Butcher Anthony Kitson has given unprecedented access to the six English Winter Fair cattle champions he bought delivering a final verdict to exhibitors.
Butcher, Anthony Kitson, is keen for all producers to see the final link in the chain when it comes to exhibiting at, and purchasing from a Christmas primestock show.
Mr Kitson, who runs family retail butcher B. and T. Kitson at Northallerton and Stockton on Tees, was able to view his English Winter Fair purchases once hung at C.H. Meats’ abattoir, near York.
He said: “This is where as a buyer I see whether my decision was right, whether the judge got their decision right and whether the producer’s done their job right.”
At £5,700 the show’s champion, a pure-bred Limousin heifer from T.A. and L.C. Lyon, Bourne, Lincolnshire, was Mr Kitson’s biggest investment.
Weighing in at 442kg and killing out at 68 per cent of its liveweight, the carcase, graded E3, had been maturing for almost three weeks before Mr Kitson would quarter a rib for exhibitors to view without the meat spoiling ahead of sale to his retail customers.
“What immediately stands out is just how square that loin is. And although it was a photo finish between this and the reserve champion that is what makes the difference,” he explained.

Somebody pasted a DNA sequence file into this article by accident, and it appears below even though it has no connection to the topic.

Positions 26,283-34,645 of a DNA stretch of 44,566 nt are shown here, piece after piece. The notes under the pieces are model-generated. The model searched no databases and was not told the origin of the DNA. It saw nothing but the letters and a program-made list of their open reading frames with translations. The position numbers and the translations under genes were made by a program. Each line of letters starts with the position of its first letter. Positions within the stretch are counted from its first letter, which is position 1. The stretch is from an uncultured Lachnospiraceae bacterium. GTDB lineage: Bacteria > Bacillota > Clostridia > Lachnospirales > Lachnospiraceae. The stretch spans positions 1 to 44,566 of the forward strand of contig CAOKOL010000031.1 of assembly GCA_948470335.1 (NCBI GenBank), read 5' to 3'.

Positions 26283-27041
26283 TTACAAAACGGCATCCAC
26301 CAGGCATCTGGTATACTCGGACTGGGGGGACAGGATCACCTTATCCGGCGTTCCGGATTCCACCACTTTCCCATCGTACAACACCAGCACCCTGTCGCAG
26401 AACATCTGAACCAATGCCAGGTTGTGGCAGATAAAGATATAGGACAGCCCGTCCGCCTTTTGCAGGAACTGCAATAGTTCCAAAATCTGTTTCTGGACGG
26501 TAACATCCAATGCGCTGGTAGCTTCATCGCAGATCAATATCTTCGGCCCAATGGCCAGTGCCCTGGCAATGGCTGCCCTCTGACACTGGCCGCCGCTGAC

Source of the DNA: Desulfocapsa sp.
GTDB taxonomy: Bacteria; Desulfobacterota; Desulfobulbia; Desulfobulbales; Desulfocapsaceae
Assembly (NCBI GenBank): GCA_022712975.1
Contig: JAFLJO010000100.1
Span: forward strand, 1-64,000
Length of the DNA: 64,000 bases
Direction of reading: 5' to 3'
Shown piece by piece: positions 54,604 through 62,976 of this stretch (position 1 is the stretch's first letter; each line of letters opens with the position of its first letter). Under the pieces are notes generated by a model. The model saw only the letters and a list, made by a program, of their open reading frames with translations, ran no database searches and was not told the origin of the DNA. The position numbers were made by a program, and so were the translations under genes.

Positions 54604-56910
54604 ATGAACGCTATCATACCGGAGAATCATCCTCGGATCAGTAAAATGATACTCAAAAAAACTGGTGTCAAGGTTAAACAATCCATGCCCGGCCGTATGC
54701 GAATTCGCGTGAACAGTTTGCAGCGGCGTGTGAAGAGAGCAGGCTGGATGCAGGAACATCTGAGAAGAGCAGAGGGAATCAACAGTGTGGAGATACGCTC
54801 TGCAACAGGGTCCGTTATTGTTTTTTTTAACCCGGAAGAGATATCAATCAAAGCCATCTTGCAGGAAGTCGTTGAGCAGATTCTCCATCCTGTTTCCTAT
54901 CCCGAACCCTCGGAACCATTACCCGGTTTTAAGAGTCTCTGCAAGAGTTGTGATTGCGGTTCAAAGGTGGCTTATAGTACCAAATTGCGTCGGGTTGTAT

“It will give an excellent meat to bone ratio for the customer and has a lovely texture and colour to the eye muscle. By touching the tissue and seeing how it relaxes I know I could cut that right now with the back of a knife – that is pure eating quality.”
Next in line was the reserve champion from Mark Harryman and Sarah Warriner, Pickering, North Yorkshire. This three-quarter Limousin heifer reared on a base diet of home-grown barley also killed out at 68 per cent and graded E3.
“The loin is more rounded but there is just a little more fat which will enhance flavour during cooking. Importantly, there is almost no gristle line around the eye muscle which is a tell-tale sign an animal has had two distinct growth periods in its lifetime. Ideally, from a retailer’s perspective, I do not want it as it spoils the eating experience. The key message for beef producers is to have as uniform growing and finishing regime as is possible.”
But it was not all successes, he admitted, turning to another exhibit. “If I show you this beast you will see straight away, despite excellent conformation, the eye muscle is considerably darker in colour to the flesh around it; it has been stressed. For me, it is bottom league.”
One other carcase from Mr Kitson’s English Winter Fair purchases stood out for a very different reason. “Now this beast killed out at 70 per cent – that is top drawer – and graded well,” he remarked of Northamptonshire-based Frank Page’s pure-bred British Blue heifer.
Auctioneer Mark Elliott of Bagshaws said the whole experience had added to the understanding of all concerned. “There’s more to be learnt once a beast has left the ring. It is only by talking to people like Anthony Kitson as an industry we can continue to improve the job.
We can only all benefit.”